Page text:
“I’m falling too deep,” Madita croons off of the opening track “Better Brother” from her upcoming album too, released January 25, 2008. Breathy as an Imogen Heap track and riddled with hand claps and spurts of synthesizer, “Better Brother” leads off the album with an electro-tinge of seductive energy and playfulness that threads itself throughout the entirety of the CD. But who is Madita, you ask? Why, what a brilliant question!
Born in Austria thirty years ago, Madita has only recently broken into the music scene after lending her vocal skills on dZihan and Kamien’s acclaimed album “Gran Riserva” back in 2002. In 2006, she released her self-titled debut album, and has since returned for another for 2008. As it was with her debut album, Madita continues to puzzle her listeners with often incomprehensible lyrical choices and quirky musical stylings. Take for example, the first verse of “Love Is…” in which the singer coos: “calling up to prove / I knew my goal is you / tons of butter flew /into slippery moves.” Okay, perhaps one could make a case for “butter” to be vastly metaphorical, but there’s no explanation for her constant disregard for verb tense, demonstrated both within this track and throughout the album. Grammatical nonsense aside, Madita’s music does more than make up for the occasional gaps in logic. The new album is a stronger accomplishment than its predecessor, containing developing maturity and deeper understanding of sound.
Like the album track, “Deeper Down,” the album sways unpredictably between sultry acid jazz to piano pop, similar to the music of fellow electro-jazz music makers, Bitter:Sweet. One of the largest departures within the album happens to be its lead single, “Because.” With a piano chord progression dangerously similar to Feist’s “My Moon, My Man,” some may be quick to criticize. However, as soon as the vocals kick in, Madita’s soulful vocal ability erases any lingering comparison between the two songs. Madita’s vocals are richly powerful; a combination of the sweetly affected voice of Gwen Stefani and the ripping intensity of Shingai Shoniwa, the lead singer of the Noisettes. Throughout the album, there are plenty of highlights to be found, with hardly a trace of filler. “Love Is…,” for example, starts off as a muted paper-thin ode, slowly building and eventually bursting into a deep, pulsating track, while “Fragile” and “You” conjure visions of smoke-filled bars and lounge singers swaying around their microphones. Then there’s “September,” which plays like the Bond theme you’ve never heard.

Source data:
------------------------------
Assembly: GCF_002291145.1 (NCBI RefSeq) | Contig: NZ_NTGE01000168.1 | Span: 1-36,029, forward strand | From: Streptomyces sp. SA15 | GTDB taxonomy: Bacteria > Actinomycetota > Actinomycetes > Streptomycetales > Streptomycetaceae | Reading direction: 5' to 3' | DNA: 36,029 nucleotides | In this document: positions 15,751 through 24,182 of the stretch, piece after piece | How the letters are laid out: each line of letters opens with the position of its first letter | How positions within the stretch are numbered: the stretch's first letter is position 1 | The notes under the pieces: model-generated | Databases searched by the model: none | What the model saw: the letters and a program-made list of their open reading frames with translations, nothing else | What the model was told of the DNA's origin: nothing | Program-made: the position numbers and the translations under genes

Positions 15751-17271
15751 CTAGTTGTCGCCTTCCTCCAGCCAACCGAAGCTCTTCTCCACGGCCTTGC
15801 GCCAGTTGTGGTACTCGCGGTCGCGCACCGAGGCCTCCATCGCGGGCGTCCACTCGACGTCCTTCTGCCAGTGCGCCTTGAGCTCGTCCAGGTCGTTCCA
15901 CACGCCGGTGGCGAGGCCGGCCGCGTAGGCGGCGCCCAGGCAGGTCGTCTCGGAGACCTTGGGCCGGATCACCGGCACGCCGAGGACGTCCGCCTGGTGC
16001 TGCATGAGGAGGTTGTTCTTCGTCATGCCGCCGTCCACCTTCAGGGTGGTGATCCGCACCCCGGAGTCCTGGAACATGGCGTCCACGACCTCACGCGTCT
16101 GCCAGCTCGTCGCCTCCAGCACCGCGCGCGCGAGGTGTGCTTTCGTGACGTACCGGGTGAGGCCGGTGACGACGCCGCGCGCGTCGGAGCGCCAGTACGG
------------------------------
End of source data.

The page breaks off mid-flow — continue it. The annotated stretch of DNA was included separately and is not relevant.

Part swing, part jazz, and always a bit electronic, Madita’s latest offering is rich in sound and beauty. The songs may be too playful for some and too frenetic for others, but for those with a sweet spot for something both eccentric and electric, Madita’s latest release should not be missed. Look for Madita’s too on iTunes, or pay a little extra for the physical release from her official website: www.madita.com.
To hear selections from the new album, check out her Myspace.